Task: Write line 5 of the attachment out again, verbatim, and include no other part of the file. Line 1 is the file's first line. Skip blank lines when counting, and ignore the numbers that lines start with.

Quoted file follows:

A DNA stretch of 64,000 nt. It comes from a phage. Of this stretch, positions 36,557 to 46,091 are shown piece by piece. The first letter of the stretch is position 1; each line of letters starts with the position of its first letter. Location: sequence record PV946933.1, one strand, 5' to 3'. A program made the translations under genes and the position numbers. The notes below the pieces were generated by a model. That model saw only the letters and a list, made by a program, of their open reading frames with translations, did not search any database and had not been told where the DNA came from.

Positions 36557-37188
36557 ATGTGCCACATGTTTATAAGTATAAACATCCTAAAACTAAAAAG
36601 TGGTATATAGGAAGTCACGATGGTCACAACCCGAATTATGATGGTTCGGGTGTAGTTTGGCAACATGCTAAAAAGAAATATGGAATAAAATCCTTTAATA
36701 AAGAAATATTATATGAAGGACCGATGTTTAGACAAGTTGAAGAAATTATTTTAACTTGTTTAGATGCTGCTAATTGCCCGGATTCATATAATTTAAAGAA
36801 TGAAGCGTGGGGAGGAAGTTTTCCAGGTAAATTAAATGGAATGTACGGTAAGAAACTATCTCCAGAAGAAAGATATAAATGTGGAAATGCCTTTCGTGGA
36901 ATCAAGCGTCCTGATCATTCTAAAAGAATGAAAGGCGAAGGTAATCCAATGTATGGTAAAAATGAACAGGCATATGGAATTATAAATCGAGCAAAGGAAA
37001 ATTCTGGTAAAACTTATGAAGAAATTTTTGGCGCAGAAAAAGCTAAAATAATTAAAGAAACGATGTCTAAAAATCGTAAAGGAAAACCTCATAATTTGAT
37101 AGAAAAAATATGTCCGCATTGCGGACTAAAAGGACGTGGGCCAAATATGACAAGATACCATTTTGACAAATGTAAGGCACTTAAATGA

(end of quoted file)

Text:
36701 AAGAAATATTATATGAAGGACCGATGTTTAGACAAGTTGAAGAAATTATTTTAACTTGTTTAGATGCTGCTAATTGCCCGGATTCATATAATTTAAAGAA